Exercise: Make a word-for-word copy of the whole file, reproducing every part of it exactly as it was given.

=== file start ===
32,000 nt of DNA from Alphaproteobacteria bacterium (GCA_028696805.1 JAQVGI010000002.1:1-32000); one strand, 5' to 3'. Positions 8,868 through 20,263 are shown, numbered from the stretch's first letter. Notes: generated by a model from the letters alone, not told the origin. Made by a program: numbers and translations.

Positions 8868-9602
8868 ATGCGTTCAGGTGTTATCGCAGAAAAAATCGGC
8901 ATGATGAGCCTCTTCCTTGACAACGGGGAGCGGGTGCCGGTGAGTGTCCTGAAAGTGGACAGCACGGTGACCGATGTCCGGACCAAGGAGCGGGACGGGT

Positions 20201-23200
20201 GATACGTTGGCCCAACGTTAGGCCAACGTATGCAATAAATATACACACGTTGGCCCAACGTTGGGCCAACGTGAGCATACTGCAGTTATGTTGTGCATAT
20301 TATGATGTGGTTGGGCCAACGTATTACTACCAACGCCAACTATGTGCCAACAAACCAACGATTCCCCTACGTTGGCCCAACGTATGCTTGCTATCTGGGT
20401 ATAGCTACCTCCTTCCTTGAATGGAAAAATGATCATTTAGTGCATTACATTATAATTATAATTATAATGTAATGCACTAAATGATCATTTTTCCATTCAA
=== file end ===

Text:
32,000 nt of DNA from Alphaproteobacteria bacterium (GCA_028696805.1 JAQVGI010000002.1:1-32000); one strand, 5' to 3'. Positions 8,868 through 20,263 are shown, numbered from the stretch's first letter. Notes: generated by a model from the letters alone, not told the origin. Made by a program: numbers and translations.

Positions 8868-9602
8868 ATGCGTTCAGGTGTTATCGCAGAAAAAATCGGC
8901 ATGATGAGCCTCTTCCTTGACAACGGGGAGCGGGTGCCGGTGAGTGTCCTGAAAGTGGACAGCACGGTGACCGATGTCCGGACCAAGGAGCGGGACGGGT

Positions 20201-23200
20201 GATACGTTGGCCCAACGTTAGGCCAACGTATGCAATAAATATACACACGTTGGCCCAACGTTGGGCCAACGTGAGCATACTGCAGTTATGTTGTGCATAT
20301 TATGATGTGGTTGGGCCAACGTATTACTACCAACGCCAACTATGTGCCAACAAACCAACGATTCCCCTACGTTGGCCCAACGTATGCTTGCTATCTGGGT
20401 ATAGCTACCTCCTTCCTTGAATGGAAAAATGATCATTTAGTGCATTACATTATAATTATAATTATAATGTAATGCACTAAATGATCATTTTTCCATTCAA